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SITTIN' SOLVE

New York Times, Sunday, August 17, 2014

Author: Caleb Madison
Editor: Will Shortz
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1.63132
Caleb Madison

This puzzle:

Rows: 21, Columns: 21 Words: 140, Blocks: 76 Missing: {QX} This is puzzle # 30 for Mr. Madison. NYT links: Across Lite PDF
Caleb Madison notes: This is my first Times puzzle in a while. Since my stuff tends to skew more edgy I send a lot of my 15xs to the American Values Club Crossword. But whenever I think of a savory theme, especially a Sunday, I ... more
Caleb Madison notes: This is my first Times puzzle in a while. Since my stuff tends to skew more edgy I send a lot of my 15xs to the American Values Club Crossword. But whenever I think of a savory theme, especially a Sunday, I get so excited to develop it for the Gray Lady.

No matter the publication, I love squeezing some of my world into the puzzle, and I know Will appreciates it too. His clue for 61-Across — one of the answers I was excited to work in — is phenomenal: [50 Cent piece] for RAP VIDEO. Completely justifies changing my original clue, "Spitting images?", which I was proud of but is probably to esoteric for the Times readership. MAN PURSE and SNAPCHAT were two others I was excited to slip in the Times. The theme has been a long time coming. I developed it with my two best friends on our Eurotrip the summer between High School and College, and it was sparked by my still-passionate obsession with the greatest duo in history phonetically hinted by 75-Across. If you disagree, I dare you to listen to the entirety of "Abandoned Luncheonette" without feeling some real feels.

The NYT crossword has been a benchmark throughout my evolution. I interned with Will and published my first puzzle during the summer of 2008. This summer, I'm headed into my senior year of college. I spent the summer in Forks, Washington on a fellowship. I lived in an RV with the head of Team Forks, the last surviving "Twilight" tour company, taking pictures and interviewing people in the town. Here are the pictures. I know wherever I am in 7 more years, I'll still be solving and constructing.

Will Shortz notes: At one time Caleb was the youngest crossword constructor I had published in the Times — just 15 years 3 months old when he made his debut in 2008. When 14-year-old Ben Pall came along and debuted in 2009, ... more
Will Shortz notes: At one time Caleb was the youngest crossword constructor I had published in the Times — just 15 years 3 months old when he made his debut in 2008. When 14-year-old Ben Pall came along and debuted in 2009, beating Caleb's record, Caleb shook his fist in indignation and screamed "No-o-o-o!!" Or so he told me. Anyway, I replied that Caleb will now have to live to be the oldest New York Times crossword constructor in order to hold an age record again. This past Monday, Bernice Gordon set a new "oldest" record of 100 years 7 months, so Caleb (or anyone else) has a real challenge.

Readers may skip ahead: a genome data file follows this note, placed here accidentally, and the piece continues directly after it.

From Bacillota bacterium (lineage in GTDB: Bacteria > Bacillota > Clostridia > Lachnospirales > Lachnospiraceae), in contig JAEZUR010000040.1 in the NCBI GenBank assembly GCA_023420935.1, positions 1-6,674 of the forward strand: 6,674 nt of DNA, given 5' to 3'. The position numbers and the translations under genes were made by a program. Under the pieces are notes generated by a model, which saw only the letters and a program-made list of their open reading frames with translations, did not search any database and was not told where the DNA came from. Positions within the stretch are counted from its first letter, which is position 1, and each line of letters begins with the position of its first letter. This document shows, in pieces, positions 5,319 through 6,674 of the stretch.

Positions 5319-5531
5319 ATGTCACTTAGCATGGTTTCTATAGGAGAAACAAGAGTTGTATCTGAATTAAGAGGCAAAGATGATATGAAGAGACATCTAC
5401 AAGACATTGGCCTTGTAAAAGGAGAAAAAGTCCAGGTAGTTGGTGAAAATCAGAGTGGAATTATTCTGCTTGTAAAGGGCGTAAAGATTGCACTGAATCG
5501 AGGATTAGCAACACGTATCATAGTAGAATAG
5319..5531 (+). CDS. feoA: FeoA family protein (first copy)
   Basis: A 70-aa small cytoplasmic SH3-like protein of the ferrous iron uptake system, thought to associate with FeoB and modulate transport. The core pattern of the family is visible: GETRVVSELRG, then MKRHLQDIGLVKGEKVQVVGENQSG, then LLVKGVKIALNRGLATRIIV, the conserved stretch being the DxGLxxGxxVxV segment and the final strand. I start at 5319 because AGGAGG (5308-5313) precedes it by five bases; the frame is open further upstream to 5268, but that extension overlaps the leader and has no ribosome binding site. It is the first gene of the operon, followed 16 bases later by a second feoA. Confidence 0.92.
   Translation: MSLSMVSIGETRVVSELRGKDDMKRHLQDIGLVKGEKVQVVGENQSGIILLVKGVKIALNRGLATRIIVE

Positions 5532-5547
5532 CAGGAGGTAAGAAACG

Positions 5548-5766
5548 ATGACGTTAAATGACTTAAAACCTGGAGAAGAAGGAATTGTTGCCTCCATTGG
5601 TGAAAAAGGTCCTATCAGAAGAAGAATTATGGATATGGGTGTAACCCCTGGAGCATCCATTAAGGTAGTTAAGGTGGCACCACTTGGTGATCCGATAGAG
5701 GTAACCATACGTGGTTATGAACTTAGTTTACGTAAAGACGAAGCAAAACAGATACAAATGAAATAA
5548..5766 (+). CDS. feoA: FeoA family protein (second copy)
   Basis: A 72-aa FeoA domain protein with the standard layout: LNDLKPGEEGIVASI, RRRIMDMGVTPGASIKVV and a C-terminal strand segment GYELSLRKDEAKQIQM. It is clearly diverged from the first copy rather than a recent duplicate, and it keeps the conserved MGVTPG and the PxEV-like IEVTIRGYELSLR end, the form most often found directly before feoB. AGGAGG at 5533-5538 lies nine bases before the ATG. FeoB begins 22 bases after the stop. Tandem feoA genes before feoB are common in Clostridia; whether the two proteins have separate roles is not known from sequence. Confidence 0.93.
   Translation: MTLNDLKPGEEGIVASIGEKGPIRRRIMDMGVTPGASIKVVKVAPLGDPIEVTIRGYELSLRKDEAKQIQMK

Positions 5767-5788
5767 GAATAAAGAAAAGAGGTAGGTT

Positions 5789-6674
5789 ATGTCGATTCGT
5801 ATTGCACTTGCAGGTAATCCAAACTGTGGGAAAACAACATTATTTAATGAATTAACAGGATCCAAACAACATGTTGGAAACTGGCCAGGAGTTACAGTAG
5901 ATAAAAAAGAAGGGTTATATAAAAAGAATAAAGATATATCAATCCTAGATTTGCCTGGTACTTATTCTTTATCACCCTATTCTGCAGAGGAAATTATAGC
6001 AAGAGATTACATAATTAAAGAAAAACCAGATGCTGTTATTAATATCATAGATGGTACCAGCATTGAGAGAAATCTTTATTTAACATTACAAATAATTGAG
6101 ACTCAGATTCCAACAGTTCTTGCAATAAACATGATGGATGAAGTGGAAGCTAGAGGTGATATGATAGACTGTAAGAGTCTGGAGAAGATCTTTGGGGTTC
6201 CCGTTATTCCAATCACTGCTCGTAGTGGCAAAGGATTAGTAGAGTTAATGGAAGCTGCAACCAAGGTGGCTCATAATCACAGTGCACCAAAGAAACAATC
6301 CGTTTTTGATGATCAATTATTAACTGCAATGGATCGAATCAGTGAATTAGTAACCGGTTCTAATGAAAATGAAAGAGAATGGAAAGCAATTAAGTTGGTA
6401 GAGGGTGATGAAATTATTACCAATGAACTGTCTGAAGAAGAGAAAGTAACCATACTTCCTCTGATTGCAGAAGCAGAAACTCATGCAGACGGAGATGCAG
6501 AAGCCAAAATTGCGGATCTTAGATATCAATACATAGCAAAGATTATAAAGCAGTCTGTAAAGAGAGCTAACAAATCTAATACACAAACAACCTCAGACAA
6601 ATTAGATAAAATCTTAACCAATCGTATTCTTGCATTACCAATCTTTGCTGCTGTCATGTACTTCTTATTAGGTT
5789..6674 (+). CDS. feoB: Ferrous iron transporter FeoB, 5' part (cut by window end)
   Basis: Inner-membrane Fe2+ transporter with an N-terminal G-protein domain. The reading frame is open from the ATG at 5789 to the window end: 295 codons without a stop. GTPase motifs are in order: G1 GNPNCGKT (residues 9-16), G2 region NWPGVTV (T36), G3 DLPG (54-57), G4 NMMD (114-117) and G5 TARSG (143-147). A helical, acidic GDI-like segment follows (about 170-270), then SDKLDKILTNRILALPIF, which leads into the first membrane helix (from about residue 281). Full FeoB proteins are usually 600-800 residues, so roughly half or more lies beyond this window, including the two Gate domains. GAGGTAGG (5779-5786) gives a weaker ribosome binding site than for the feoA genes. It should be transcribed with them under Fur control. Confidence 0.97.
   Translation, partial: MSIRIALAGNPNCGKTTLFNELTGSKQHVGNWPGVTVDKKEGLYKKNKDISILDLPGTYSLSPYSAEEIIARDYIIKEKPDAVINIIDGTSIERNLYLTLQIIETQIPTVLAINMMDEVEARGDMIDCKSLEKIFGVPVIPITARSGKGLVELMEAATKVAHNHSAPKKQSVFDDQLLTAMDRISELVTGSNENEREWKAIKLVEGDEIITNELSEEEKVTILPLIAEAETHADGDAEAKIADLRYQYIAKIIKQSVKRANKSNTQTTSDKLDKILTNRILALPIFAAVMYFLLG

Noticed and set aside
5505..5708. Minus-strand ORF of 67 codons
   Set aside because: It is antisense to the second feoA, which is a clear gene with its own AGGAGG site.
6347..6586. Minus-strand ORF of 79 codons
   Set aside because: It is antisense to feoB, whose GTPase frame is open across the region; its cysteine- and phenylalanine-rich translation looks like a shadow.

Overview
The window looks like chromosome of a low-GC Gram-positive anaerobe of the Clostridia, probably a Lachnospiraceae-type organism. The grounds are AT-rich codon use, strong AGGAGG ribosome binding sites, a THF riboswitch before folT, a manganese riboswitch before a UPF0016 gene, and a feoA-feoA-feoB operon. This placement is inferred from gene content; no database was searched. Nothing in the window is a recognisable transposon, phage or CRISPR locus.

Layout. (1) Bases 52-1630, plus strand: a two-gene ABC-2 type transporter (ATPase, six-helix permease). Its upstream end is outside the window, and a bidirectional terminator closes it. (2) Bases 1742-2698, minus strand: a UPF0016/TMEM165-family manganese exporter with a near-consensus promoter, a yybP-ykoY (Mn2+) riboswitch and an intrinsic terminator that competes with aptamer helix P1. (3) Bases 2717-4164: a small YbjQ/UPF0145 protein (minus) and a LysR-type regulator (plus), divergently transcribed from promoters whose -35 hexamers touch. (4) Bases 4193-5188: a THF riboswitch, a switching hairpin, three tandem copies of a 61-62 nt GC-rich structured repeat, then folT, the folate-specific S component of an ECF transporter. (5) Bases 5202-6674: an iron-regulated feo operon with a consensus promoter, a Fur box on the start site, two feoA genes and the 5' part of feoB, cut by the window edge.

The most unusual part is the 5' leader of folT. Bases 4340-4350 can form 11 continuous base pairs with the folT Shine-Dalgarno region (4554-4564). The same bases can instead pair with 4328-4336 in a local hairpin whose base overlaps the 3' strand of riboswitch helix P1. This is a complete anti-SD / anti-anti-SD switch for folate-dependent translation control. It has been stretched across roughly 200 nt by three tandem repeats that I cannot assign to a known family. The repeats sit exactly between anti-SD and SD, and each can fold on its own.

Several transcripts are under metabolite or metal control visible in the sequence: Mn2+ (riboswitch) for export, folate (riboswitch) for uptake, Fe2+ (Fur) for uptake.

As for the puzzle, Caleb, in his typical way, packed the grid with lots of modern culture like CIARA, KESHA, SASHA (Fierce), EMOJI, VINES, ZUNE, a character from "Inglorious Basterds," a quote from "Anchorman" (the last two of which I removed), and one or two "young" references I didn't even understand myself.

I do think there's a place in the Times for a puzzle like this that skews young — just as there's a place for puzzles that skew old. Over time I hope things balance out.

Jeff Chen notes: Fun concept, X AND Y phrases given a phonetic twist to form kooky X'IN Y results. Some great themers in this one, WRITIN' WRONG easily my favorite (as it explains all my typoes). Amazing amount of interlock ... more
Jeff Chen notes: Fun concept, X AND Y phrases given a phonetic twist to form kooky X'IN Y results. Some great themers in this one, WRITIN' WRONG easily my favorite (as it explains all my typoes).

Amazing amount of interlock today. I highlighted the theme answers to demonstrate. Yes, most of them are pretty easy to cross since every theme answer includes "IN," but check out how he's crossed THREE theme entries apiece in the NW and SE. Not only is it hard to figure out how to cross all those answers, but it makes filling much more challenging due to the high number of fixed constraints.

Caleb does well to add a big block of cheater squares in the NW and SE to help compensate for the filling difficulties. The SE comes out amazingly clean for a section that by all rights should require more glue. The NW is pretty good too, although seeing PHILO / WOOER / ROTI all in one region is not optimal. It's beautiful work overall.

Will brings up an interesting point. I had a tough time with this puzzle due to the heavy focus on up-to-date references for which I'm far outside the target audience. I did know MAN PURSE and SNAPCHAT, two great answers. And while I love learning one or two new nuggets (VINES, who knew?) and am good with three or four, more than that feels like drinking from a fire hose. I'd personally prefer these freshies to be spread out over multiple puzzles so that each one has more of a mass audience appeal. I can appreciate Will's general philosophy of wanting the puzzle constructor's personality to come through, though.